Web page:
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Trump 'Thrilled' to Nominate Ben Carson as Housing, Urban Development Secretary

Donald Trump is "thrilled" to nominate Ben Carson as Secretary of the Department of Housing and Urban Development, his transition team said.
Image: GOP Presidential Candidate Ben Carson Campaigns In Colorado Day After Party's Third Debate
Republican presidential candidate Ben Carson speaks during a news conference before a campaign event at Colorado Christian University on October 29, 2015 in Lakewood, Colorado.Justin Sullivan / Getty Images

President-elect Donald Trump will nominate "tough" former Republican primary rival Ben Carson as Secretary of the Department of Housing and Urban Development, the transition team announced Monday.

A statement described Carson as a "distinguished national leader who overcame his troubled youth in the inner city of Detroit to become a renowned neurosurgeon."

Image: Ben Carson
Ben CarsonMIKE BLAKE / Reuters

In the announcement, Trump said he was "thrilled" to nominate Carson, who dropped out of the campaign race in March after a string of disappointing primary finishes on Super Tuesday.

"Ben Carson has a brilliant mind and is passionate about strengthening communities and families within those communities," Trump said.

"We have talked at length about my urban renewal agenda and our message of economic revival, very much including our inner cities. Ben shares my optimism about the future of our country and is part of ensuring that this is a Presidency representing all Americans. He is a tough competitor and never gives up.”

Carson and Trump had a contentious relationship during the heated Republican primary as the two battled at the top of the polls in the fall of 2015.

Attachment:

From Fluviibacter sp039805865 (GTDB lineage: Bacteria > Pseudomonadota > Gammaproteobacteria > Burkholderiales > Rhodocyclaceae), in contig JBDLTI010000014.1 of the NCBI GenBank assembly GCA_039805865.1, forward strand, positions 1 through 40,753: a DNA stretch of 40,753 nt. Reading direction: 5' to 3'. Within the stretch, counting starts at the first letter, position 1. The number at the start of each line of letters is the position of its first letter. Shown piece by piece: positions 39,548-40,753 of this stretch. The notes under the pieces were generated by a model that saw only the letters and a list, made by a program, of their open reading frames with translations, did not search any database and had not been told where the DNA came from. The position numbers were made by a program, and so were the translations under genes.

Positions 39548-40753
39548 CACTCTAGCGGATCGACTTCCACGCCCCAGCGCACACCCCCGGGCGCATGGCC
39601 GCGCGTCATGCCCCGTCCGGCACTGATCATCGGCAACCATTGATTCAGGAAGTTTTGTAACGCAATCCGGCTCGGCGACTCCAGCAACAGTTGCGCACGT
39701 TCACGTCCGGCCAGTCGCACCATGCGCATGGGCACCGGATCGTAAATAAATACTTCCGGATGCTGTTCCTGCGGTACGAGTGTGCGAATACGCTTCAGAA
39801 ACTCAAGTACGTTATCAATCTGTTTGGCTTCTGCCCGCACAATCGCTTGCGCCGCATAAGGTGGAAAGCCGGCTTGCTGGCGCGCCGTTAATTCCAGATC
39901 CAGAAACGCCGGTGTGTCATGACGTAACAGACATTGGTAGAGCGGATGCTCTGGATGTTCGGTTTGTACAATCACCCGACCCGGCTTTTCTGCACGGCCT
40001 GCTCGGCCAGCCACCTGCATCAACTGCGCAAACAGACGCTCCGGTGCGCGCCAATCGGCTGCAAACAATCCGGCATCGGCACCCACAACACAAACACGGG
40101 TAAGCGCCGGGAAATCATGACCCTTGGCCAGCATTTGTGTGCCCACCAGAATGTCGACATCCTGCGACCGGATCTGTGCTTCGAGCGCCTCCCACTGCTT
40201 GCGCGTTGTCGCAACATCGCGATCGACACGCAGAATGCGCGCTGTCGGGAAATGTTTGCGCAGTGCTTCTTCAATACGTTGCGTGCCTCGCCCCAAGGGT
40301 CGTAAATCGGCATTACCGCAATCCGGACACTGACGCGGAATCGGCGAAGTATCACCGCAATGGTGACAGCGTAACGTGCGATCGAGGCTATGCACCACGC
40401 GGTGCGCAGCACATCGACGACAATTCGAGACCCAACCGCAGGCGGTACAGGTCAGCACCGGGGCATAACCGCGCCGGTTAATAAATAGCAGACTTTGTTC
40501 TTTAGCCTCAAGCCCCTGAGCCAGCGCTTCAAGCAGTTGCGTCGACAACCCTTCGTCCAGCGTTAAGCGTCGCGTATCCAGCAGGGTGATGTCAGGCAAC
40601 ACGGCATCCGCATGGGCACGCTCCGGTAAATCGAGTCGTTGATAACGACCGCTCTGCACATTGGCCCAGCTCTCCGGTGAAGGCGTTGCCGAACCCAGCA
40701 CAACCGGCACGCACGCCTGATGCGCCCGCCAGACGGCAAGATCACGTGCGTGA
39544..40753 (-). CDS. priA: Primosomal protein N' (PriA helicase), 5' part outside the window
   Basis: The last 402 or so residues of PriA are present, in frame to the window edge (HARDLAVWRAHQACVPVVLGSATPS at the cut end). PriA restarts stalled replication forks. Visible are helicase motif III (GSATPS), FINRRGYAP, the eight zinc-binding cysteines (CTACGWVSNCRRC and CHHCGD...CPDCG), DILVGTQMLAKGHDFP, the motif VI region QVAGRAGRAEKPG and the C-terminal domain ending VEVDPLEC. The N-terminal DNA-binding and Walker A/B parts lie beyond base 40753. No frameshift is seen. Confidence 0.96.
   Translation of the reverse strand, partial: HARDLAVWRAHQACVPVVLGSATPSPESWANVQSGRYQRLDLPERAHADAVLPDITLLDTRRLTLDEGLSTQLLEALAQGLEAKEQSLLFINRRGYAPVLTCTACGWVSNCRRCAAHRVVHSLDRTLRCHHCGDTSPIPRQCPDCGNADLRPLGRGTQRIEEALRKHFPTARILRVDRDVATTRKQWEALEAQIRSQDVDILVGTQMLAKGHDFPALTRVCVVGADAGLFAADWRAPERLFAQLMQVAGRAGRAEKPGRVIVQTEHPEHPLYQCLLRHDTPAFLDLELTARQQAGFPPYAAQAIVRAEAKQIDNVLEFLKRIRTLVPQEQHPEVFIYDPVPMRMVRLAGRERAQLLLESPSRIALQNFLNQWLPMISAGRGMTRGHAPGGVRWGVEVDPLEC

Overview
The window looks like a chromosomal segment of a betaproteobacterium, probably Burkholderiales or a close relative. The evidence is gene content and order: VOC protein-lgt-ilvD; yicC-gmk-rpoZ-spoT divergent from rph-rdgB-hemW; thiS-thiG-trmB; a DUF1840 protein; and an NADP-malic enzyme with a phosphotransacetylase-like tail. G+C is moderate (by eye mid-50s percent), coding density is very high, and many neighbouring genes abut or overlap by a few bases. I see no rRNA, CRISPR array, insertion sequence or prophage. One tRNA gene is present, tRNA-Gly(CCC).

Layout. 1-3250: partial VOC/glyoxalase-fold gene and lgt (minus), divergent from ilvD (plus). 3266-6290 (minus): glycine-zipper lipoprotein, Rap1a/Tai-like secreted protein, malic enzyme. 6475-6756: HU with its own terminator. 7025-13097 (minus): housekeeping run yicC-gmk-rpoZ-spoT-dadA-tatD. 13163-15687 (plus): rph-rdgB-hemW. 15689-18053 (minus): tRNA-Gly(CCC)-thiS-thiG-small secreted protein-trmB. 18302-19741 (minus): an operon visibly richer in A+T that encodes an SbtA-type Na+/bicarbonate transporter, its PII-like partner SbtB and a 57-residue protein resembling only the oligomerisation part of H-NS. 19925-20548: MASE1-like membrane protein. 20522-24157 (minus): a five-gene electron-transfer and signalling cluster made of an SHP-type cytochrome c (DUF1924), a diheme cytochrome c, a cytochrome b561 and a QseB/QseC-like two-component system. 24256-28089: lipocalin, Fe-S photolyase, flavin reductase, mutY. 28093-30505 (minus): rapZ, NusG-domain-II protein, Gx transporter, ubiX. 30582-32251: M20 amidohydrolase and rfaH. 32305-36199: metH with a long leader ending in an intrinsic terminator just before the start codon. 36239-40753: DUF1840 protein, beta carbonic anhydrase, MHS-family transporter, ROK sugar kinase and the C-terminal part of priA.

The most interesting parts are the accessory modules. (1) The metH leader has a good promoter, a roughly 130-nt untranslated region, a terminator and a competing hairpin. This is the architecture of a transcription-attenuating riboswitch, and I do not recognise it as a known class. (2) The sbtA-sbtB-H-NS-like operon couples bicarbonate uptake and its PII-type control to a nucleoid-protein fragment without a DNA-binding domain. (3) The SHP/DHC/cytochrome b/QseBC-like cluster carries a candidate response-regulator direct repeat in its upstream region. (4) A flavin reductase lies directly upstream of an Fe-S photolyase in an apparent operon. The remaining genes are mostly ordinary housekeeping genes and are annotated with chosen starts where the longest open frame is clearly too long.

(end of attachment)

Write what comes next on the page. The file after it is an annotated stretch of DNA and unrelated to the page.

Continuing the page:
Trump leveled some of his harshest critiques of the campaign against Carson, calling him “pathological” in the same way as a child molester. Trump also used Carson’s self-described anger management problems in his youth as a knock against him on the campaign trail.

“Think about what Carson is saying: he hit his mother over the head with a hammer, he hit a friend in the face with a lock, he tried to kill somebody with a knife,” Trump said in Fox News interview in November 2015.

Carson mostly ignored Trump’s offensive and, after ending his campaign, endorsed him.

“There are two different Donald Trumps,” Carson said at the March press conference. “There’s the one you see on the stage, and there’s the one who’s very cerebral, sits there and considers things very carefully.”

The former neurosurgeon became one of Trump’s most prominent surrogates at a time when few other Republicans were publicly backing him and became a vice chairman of Trump’s transition team.

Carson’s background in medicine led to speculation he could be tapped as the secretary of health and human services, though aides close to the retired pediatric neurosurgeon knocked down the rumors by claiming he doesn't have the experience to run a federal bureaucracy -- despite running for president.

Carson had a change of heart, though, and said last month that he had been offered and was considering the HUD job. It him well over a week, though, before his nomination was officially announced.

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Last week, Trump announced that he planned to nominate former Goldman Sachs executive Steven Mnuchin as his Treasury secretary and billionaire investor Wilbur Ross to lead the Commerce Department. He chose Betsy DeVos to be secretary of education and Elaine Chao, the wife of Senate Republican Leader Mitch McConnell, to be transportation secretary. Trump also has turned to retired general James "Mad Dog" Mattis to be secretary of defense.